Beltran suddenly becomes a leader

Oh, it’s on.

Last year, Jimmy Rollins — an already vocal sparkplug in the Phillies’ clubhouse — came out and declared the Phillies the team to beat in the NL East, with little more than personal pride to back him up. He and his teammates felt they had the best team in the division on paper, though that contention could be debated at length. In the end, though, Rollins performed on the field and the Phillies took advantage of the Mets’ stumble to take the division for one day — the last day.

Now, it’s Carlos Beltran’s turn. After three years of being a silent leader — if that — on the field, Beltran sat down with reporters on his first day in camp on Saturday and said, “To Jimmy Rollins: We are the team to beat.”

It’s certainly out of character for the reserved center fielder, but if this signals a new, outspoken outfielder, that would almost certainly be a benefit for the Mets, a team already seen as more businesslike and tightly wound than the Phillies. In my mind, the Mets already were a loose and fun-loving team, especially compared to the Yankees. So if the Mets are too stiff, what does that make the Yankees? And do the Phillies have any discipline?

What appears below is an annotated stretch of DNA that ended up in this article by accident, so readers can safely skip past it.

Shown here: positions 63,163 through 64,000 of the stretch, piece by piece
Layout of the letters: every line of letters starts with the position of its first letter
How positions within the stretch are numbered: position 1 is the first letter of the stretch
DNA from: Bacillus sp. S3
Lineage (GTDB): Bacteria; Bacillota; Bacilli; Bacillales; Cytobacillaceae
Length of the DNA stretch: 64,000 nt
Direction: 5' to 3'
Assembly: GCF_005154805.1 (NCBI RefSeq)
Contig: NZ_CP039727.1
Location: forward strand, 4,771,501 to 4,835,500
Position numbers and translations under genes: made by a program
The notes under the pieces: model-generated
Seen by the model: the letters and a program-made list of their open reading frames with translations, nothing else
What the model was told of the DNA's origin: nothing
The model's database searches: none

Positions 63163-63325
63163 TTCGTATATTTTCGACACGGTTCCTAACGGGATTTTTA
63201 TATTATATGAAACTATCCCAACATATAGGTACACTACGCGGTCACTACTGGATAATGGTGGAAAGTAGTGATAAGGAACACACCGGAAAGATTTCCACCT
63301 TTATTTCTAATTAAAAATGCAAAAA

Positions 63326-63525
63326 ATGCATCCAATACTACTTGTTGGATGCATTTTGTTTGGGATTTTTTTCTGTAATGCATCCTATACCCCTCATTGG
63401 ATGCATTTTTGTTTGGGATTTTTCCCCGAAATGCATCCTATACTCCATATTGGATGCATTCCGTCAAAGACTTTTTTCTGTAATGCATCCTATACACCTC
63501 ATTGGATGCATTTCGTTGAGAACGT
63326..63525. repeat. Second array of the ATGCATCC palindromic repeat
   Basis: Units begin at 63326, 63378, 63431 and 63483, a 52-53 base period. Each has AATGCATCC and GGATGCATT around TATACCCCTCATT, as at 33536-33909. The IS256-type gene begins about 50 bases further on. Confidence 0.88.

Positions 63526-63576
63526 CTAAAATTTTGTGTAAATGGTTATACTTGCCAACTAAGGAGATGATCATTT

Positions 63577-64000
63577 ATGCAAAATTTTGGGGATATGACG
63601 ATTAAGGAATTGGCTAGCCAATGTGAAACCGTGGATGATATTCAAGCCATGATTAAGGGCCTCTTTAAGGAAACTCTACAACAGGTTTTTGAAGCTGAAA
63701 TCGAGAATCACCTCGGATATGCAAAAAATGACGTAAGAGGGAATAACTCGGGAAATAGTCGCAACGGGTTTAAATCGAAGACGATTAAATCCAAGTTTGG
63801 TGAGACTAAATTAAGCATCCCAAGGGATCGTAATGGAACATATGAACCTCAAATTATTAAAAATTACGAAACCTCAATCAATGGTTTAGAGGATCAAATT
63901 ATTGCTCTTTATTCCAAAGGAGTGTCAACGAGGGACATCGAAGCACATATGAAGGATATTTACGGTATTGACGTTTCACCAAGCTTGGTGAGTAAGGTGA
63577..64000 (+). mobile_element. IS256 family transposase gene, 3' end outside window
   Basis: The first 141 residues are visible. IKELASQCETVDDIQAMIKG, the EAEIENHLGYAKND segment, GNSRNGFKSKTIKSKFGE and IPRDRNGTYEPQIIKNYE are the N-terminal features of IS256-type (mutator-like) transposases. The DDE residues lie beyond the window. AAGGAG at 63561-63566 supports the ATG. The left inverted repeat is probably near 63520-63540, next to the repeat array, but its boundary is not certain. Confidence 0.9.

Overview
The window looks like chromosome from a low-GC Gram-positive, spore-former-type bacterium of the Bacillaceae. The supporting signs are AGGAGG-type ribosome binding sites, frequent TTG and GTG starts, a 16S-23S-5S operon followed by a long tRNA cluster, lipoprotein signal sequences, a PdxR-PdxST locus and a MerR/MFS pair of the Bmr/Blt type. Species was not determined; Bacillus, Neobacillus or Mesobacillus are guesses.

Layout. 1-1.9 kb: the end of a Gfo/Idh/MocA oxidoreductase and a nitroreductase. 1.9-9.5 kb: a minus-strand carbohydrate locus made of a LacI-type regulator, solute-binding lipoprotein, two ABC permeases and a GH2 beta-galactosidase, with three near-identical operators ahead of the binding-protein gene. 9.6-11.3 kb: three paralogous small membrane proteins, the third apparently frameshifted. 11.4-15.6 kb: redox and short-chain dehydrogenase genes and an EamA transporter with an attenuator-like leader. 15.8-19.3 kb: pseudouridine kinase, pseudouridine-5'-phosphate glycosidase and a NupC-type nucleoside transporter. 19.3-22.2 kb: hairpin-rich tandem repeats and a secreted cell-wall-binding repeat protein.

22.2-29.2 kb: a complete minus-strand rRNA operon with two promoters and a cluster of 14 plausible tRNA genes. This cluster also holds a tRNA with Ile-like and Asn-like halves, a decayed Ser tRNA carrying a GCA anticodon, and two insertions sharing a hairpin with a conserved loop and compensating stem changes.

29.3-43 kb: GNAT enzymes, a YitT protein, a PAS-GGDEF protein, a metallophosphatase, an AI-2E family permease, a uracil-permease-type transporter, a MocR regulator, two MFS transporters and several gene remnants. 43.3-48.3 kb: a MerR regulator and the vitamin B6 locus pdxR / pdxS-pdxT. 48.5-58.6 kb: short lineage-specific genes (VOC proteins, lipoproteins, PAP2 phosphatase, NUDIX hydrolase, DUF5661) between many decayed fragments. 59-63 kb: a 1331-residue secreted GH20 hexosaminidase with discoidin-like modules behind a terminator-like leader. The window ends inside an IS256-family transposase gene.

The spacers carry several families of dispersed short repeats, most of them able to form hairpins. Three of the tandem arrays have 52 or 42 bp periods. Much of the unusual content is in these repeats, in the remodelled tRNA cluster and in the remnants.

I’ll save my thoughts on Mets vs. Phillies on paper for my overall look at the NL East, but I’ll say this now: If David Wright continues to assert himself as a clubhouse and on-field leader (and something of a captain, as suggested by the New York Times last week) and if Carlos Delgado can stay healthy and have a bit of a bounce-back season while continuing his veteran leadership, Beltran’s emergence as a more visible leader can only help.

I can only imagine Opening Day at Shea. Rollins will be booed as lustily as ever, and Beltran may very well get the loudest ovation he’s heard in three years in New York. Saturday’s proclamation should keep Beltran in the fans’ good graces for a month or two, and I expect it will buy him a reprieve when that first slump hits.

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